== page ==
Are there true, honest and genuine business ethics in large corporations beneath their carefully crafted veneers? And what about the dog-eats-dog culture where small business scrapes for survival. I suppose I should start by defining ethics, because integrity is open-ended without them. Then we can get down to the meat and potatoes of integrity and climbing the corporate ladder.
Ethics is a side-shuffle of philosophy, trying to draw a line between right and wrong. When I joined philosophy class I remember the prof saying, ‘Don’t expect to get straight answers about anything here. Anything with a clear answer is not of philosophical interest.’
If you are expecting to get straight answers about integrity and corporate ladders, then you could be reading the wrong page too. Because right and wrong have a great deal to do with society, and cultures rarely seem to agree. We are born into communities that program us with certain values. It is no easy task shaking those traditions off.
Integrity is Relative, Not Absolute on Each Rung of the Ladder
If there are no universal boundaries between wrong and right, it follows integrity depends on the individual and the situation. I might believe it is morally incorrect to profit from selling food to poor people, however, it’s an undeniable fact we would have no food stores without a return on investment.
Integrity is a quality that nudges us in the direction of being honest, upright, and having strong moral principles. However, honesty and uprightness are a function of the culture we live in, less our own insight to the extent we break free. And we cannot assume our principles will be the same as every employer in town.
Society has collective power to sanction us, if we don’t behave within its rules. We may reach a point where our centre of loyalty no longer holds. We either have to ship out to where we fit better, or adapt in order to remain.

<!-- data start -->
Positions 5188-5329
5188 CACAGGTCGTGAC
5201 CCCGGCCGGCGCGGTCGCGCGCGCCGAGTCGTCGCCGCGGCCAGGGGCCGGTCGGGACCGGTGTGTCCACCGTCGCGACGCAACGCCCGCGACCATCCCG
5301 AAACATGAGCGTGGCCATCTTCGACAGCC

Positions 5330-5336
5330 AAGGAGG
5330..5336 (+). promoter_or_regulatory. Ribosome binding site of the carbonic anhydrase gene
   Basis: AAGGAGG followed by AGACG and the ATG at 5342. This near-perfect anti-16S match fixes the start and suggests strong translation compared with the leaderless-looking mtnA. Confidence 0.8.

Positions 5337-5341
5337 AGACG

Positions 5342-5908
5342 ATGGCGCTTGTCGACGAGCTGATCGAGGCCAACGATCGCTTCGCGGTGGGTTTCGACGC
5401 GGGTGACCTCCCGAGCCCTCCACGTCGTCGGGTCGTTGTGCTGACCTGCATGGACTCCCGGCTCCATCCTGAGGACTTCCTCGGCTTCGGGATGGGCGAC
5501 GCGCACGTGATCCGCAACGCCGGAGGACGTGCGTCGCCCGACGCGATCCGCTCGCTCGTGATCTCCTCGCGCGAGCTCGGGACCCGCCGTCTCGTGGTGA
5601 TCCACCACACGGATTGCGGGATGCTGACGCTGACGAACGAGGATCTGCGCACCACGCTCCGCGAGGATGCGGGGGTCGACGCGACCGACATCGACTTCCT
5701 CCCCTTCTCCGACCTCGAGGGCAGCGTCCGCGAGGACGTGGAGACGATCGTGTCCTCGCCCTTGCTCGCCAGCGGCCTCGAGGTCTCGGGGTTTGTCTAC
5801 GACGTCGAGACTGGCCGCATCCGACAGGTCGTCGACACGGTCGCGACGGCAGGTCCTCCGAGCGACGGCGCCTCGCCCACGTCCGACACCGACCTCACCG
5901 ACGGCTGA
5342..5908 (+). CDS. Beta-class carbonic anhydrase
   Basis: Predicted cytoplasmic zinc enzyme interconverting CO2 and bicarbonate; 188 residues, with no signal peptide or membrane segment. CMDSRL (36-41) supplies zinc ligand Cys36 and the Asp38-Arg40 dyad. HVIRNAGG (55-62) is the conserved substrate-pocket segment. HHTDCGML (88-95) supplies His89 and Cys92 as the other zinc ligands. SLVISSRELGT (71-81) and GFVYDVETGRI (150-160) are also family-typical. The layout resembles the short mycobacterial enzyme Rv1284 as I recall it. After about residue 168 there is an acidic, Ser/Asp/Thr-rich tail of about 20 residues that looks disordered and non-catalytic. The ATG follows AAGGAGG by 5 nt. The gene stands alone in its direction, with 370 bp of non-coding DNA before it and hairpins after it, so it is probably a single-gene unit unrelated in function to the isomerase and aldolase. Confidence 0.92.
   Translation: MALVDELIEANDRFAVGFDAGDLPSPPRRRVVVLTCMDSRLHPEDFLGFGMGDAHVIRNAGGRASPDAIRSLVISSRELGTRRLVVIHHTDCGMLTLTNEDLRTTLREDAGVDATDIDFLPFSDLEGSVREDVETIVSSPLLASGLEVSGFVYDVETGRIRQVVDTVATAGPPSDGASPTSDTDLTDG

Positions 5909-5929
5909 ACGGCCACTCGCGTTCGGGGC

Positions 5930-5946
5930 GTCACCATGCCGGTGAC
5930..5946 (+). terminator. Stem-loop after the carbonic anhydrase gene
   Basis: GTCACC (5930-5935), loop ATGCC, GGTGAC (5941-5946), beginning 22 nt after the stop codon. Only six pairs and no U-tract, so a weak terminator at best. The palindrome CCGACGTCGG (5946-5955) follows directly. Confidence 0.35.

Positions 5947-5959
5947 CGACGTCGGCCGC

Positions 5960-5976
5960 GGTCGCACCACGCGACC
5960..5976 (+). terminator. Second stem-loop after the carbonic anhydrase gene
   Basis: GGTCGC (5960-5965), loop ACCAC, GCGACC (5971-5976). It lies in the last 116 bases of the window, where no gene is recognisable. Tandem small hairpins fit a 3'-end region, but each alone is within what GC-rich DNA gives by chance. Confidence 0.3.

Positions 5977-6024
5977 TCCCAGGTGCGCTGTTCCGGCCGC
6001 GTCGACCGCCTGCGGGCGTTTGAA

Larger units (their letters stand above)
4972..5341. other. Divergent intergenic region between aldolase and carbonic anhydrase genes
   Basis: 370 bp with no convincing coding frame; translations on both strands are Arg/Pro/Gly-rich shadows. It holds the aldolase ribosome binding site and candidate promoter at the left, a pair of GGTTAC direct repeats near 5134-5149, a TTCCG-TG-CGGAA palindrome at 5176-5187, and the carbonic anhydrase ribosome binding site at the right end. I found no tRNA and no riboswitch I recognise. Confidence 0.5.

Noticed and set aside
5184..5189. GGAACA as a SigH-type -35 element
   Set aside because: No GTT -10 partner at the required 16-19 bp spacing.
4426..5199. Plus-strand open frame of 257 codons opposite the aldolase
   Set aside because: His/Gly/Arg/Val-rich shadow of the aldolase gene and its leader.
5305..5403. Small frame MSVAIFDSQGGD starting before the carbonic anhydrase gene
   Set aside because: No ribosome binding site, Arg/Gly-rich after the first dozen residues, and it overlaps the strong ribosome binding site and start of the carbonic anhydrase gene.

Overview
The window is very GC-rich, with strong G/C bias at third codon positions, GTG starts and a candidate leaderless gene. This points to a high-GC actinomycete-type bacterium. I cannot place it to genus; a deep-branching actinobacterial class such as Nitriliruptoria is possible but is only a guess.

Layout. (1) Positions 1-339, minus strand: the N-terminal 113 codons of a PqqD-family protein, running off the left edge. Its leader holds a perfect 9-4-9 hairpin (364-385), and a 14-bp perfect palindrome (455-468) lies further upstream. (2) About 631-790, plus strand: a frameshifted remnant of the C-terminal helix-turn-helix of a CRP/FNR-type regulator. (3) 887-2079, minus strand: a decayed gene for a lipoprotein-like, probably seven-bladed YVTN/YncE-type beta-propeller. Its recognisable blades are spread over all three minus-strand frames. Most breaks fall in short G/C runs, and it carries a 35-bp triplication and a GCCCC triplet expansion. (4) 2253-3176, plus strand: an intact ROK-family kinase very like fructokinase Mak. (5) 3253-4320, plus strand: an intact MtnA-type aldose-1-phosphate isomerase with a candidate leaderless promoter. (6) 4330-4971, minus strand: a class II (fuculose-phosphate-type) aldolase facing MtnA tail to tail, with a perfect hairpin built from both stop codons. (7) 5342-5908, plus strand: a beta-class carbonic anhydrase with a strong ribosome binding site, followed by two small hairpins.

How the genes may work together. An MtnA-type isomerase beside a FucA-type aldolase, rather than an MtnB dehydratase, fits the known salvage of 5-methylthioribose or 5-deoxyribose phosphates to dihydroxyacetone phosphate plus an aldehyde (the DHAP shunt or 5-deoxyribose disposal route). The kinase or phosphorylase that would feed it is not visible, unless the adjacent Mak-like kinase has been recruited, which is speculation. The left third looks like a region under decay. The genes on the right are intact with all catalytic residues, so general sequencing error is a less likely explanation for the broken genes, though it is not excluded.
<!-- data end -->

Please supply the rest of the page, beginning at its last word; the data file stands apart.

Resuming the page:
Each company has its own particular values it nails to its mast. People that are loyal to those beliefs move up to the corporate ladder, although this may involve negotiating their integrity. We make our choices in life. We have to accept and live with their consequences.
Corporate values are usually top down from the executive suite. Those at the apex have the power to influence them. Those in the lower echelons have options of bedding down or moving on. If they try to change the organization from within, it gradually squeezes them out.
Company Values, Personal Integrity and Moving Up the Corporate Ladder
There is thus little point in joining a company with the intention of changing it from the bottom up. Unless of course we are appointed at senior level to help change it around. We would in any case still face up an uphill struggle against entrenched values.
We are therefore far more likely to succeed in a corporate world where our values align, and we are therefore a natural fit. But even then we need to put our personal aspirations to one side, and put shoulder-to-the-wheel by supporting company goals.
In that way, we keep our deeper opinions to ourselves while moving steadily up the corporate ladder. And when we approach the pinnacle of our career, we should be a natural choice for a top position.
This will be our moment to introduce change, and bring company values closer to our own hearts. I don’t believe our integrity only comes into play then. But I do know success in life is about timing and how to play cards.
No, I don’t believe that’s the case. I agree there’s a mismatch sometimes, but I would not go as far as saying they are incompatible. Beyond that, I’m afraid I don’t have a definitive answer. For if I had, then I would not have pitched my article from a philosophical angle.
In summary, we should choose an employer with a good ethics match. Then we can remain true to our integrity as we move up the corporate ladder. For if we lose our inner self, then what’s left is a mere shadow. We may gently try to influence company ethics from below, but that’s as far as it goes. We still have the option to strive for a better world as an individual, in a private capacity, not as an employee contribution. There is some food for thought.